Singh lauded the central government's firm stand on separatists
in Kashmir. He said the Pakistani government was using separatists to claim in
international platform that it has the support of a section of people in Jammu
and Kashmir. The Indian government has done the right thing by not talking to
separatists, he said.
Criminal justice system victimises
poor and vulnerable: CJI
New Delhi: The criminal justice system largely victimises
the poor and vulnerable sections of society and there is an urgent need for
reform on multiple fronts, Chief Justice of India HL Dattu said today as he
called for the scrapping of laws which criminalise begging and sex work.
"Not only does the criminal justice system largely
victimise the poor and vulnerable sections of society, very often, laws
themselves criminalise poverty and destitution," Dattu said on the
occasion of Law Day function on the Supreme Court lawns.
"In India, laws criminalising beggary, sex work and
certain occupations of the tribal community are often largely seen by the
scholars and human rights activists as widening the net of criminality by
"Along with legal aid, there must be an intense
process to redo the acts that are criminalised towards decriminalisation of
acts that has a disproportionate impact on the poor," he said at the
function where Union Law Minister DV Sadananda Gowda, too, was present.
On the issue of protection of women against sexual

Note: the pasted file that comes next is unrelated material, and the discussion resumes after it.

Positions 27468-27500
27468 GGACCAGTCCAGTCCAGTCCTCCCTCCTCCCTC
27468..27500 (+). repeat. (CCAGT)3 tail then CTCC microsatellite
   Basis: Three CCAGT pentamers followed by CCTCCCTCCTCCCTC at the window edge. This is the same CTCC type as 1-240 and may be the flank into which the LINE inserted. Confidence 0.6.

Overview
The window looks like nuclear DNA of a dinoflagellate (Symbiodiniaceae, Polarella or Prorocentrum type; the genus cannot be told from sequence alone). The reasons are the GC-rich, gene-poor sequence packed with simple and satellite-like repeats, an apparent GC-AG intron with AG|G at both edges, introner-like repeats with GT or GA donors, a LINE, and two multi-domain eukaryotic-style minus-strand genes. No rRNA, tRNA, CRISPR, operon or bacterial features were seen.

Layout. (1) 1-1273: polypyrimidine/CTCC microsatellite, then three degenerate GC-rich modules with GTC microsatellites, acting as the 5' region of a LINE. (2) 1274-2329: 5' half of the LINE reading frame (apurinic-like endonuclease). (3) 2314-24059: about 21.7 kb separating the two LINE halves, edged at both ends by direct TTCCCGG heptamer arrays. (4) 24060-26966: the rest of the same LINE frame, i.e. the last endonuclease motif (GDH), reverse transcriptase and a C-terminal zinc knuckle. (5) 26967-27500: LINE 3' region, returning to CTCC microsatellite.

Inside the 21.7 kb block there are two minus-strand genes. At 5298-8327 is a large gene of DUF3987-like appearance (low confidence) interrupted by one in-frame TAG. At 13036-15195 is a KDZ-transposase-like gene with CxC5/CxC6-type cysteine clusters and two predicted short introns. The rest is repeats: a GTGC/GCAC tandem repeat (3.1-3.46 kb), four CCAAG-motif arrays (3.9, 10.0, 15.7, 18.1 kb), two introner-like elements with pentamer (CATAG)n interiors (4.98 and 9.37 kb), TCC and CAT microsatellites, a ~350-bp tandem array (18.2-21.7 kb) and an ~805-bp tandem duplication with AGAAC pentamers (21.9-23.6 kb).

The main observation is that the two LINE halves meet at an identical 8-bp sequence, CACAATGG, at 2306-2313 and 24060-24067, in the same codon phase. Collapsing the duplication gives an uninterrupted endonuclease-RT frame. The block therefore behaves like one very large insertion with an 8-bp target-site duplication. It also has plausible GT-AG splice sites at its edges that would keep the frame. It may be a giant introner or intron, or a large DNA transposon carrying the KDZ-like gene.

violence, Dattu said, "We seem to be having a growing affinity for
ensuring physical safety of women by curbing their freedom.
"As far as I am concerned, I would like to
emphatically state in no uncertain terms that the security of women is not
achieved by curbing their freedom and liberty and it is no security at all. We
have to evolve some systematic reforms," he said.
The Law Minister, who spoke before the Chief Justice,
dwelt upon Prime Minister Narendra Modi's ambitious 'Make in India' project,
saying that the country is being converted into a major global player through
the creation of a business- friendly environment.
Efforts should be undertaken to make India an
international arbitration hub, he added.
He said, "The government is pushing the concept of
'Make in India' and converting the country into a major global player, for
which we need to have a business-friendly environment.
Meenakshi Ganguly, South Asia director, Human
Rights Watch, throws light on custodial torture
In-custody torture, though illegal
under law, is often resorted too, worldwide, making it one of worst forms of
human rights violations. Meenakshi Ganguly, former Time journalist and now,
South Asia director, Human Rights Watch, takes up a few questions here to
address the subject. Excerpts:
Do you think India should also come
out with an official report documenting in-custody torture as the U.S. Senate
recently did on CIA's secret torture program?
Torture and other ill-treatment are
absolutely forbidden under universally applicable international laws. Most that
defend torture argue, as was done by the CIA, that harsh methods are necessary
when there is great danger to public security. They speak of the ‘ticking
bomb.’ In fact, any experienced interrogator would agree that using torture is
not effective because it can produce inaccurate intelligence or generate false